Ishan my son, my sun (Ishan in Urdu Language means Sun), my world. Ishan was born in October of 2001. I had a normal pregnancy, but the minute he was born my perfect little world was shattered. Ishan came out blue and not breathing. Two weeks after Ishan was born I was given the devastating news that my child had a rare chromosomal disorder called Cri Du Chat Syndrome. I can remember every little detail of that day. It was the evening of the big day, Ishan was supposed to be discharged from the hospital, when the news was delivered. Through my tears my only question was will my baby live?
The first year of Ishan’s life was nothing short of a nightmare. I was working full time, trying to cope with therapies, a constantly crying and sick child with the clinical label “failure to thrive.” I hate that label; “failure” is such an awful word, makes me feel like a loser and that my son is a “failure in life”.
A year later I quit my job. Since Ishan’s birth, my life has become a huge emotional rollercoaster. And it doesn’t get easier as years fly by, because as Ishan grows older the gap between him and his peers just gets larger. The sadness of all the “normal” things that Ishan cannot do still gets me at times. Taking him to the park or attending a birthday party is a traumatic experience for me, as it reinforces the fact that he is different.
Ishan, as it turns out, is on the more severe side of the syndrome. He doesn’t walk (he uses a wheelchair), he is non verbal (he uses a few signs), and needs full assistance with all his self care needs.
Despite all his limitations, Ishan is a very special boy. He is an extremely happy child. And he reminds us everyday that it is the small things in life that matter the most: having a sense of humor, getting tickled, a ride in the car can send him into peals of laughter, eating cold ice cream on a hot day, seeing me after a full day at school can get him all giggly and giddy with happiness, the list goes on and on.
I walk through a toy store and feel lucky when I see other kids pestering their parents to buy them a toy. Ishan is content just looking at the toys, he doesn’t realize he can throw a fit and demand a toy. He doesn’t understand the concept of anger, jealousy, or resentment. He cries only when he is in physical pain.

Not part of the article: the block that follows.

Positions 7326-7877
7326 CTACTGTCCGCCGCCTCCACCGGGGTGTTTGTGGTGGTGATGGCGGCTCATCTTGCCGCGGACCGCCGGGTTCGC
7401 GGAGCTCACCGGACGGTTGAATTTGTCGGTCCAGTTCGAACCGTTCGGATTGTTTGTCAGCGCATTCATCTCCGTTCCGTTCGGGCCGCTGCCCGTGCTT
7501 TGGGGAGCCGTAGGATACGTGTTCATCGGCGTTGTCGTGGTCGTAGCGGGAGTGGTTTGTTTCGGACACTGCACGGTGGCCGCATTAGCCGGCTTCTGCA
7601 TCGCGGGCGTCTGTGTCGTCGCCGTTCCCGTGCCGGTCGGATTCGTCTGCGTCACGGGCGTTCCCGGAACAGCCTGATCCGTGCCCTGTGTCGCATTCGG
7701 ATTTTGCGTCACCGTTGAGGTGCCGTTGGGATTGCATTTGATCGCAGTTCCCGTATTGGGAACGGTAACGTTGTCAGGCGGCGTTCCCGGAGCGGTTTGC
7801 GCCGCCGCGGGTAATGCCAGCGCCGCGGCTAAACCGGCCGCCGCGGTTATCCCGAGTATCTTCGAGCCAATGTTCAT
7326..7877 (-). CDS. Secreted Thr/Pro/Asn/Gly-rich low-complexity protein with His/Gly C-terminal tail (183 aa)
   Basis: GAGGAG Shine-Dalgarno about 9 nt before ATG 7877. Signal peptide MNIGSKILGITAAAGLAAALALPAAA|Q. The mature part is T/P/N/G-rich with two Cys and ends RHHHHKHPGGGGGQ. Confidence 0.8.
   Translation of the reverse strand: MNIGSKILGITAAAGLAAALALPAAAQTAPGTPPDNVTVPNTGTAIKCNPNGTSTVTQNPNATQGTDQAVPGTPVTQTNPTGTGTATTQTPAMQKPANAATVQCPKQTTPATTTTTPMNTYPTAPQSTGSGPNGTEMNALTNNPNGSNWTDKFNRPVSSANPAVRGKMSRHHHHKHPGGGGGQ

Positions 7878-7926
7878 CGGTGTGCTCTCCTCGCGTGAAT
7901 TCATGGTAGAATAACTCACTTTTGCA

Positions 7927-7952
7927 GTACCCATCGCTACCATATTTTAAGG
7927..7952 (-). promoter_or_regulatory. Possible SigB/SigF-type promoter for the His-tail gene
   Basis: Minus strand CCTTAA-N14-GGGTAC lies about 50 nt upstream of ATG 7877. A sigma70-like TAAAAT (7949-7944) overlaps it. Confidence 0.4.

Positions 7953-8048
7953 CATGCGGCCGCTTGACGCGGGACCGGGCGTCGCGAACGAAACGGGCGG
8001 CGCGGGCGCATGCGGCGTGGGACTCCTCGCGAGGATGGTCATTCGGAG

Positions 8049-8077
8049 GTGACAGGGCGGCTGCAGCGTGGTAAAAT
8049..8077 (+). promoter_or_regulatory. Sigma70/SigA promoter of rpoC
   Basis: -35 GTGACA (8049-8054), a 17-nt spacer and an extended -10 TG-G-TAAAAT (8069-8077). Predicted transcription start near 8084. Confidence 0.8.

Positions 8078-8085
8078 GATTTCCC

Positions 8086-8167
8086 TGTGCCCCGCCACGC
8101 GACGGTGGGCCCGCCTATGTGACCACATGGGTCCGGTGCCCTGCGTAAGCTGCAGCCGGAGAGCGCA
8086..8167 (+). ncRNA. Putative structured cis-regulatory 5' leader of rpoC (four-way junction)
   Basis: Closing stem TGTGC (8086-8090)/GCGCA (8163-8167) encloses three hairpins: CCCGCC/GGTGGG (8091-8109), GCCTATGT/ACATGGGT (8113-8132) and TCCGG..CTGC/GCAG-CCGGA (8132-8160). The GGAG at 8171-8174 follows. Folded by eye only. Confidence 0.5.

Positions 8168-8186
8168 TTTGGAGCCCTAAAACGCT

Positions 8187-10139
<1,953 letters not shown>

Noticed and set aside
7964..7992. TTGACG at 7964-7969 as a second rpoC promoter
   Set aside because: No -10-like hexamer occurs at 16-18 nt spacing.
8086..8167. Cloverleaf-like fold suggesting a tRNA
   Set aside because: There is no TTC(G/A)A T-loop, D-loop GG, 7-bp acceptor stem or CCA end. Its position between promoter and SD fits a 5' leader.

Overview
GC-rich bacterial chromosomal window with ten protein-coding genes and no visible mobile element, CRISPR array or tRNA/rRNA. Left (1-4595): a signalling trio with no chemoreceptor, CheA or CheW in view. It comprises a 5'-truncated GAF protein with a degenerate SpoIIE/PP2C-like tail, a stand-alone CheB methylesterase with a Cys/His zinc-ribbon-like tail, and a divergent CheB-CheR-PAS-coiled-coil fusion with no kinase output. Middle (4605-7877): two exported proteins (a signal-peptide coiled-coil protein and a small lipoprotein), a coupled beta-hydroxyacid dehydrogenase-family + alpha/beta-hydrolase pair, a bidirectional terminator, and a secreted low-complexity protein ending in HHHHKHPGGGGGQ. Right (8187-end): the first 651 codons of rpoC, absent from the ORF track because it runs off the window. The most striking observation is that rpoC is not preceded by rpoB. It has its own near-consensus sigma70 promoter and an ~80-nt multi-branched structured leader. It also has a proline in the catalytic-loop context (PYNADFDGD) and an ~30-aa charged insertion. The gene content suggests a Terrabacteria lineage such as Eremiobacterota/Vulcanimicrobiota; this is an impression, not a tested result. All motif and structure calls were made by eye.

Ishan has taught me a great deal. I’ve learned to be more compassionate, more patient, and I have become a much more emotional person. I never thought I could love someone so unconditionally. I am today a much stronger person both physically (because I do have to lift him) and emotionally.
My biggest fear is what will happen to Ishan once my husband and I are no longer around. We face a unique situation because we are first generation immigrants and so we don’t have any close family living here in the United States. And Ishan doesn’t have any siblings either. We are still trying to deal with this terrifying reality.
I have heard lots of parents who have children with disabilities say “if they had to do it all over they wouldn’t change a thing.” Well I disagree. I would love to change the fact that Ishan cannot run around a playground, I would love to change the fact that Ishan is unable to talk up a storm, I would love to change the fact that Ishan cannot play on the grass or in a sand box because he mouths everything, I would love to change the fact that Ishan cannot eat a pizza because he can eat only pureed food.
But then on the other hand, if I could change all these things for him, I guess I would also have to change the fact that my little boy is full of innocence, he is pure and unadulterated, and he remains uncorrupted by life.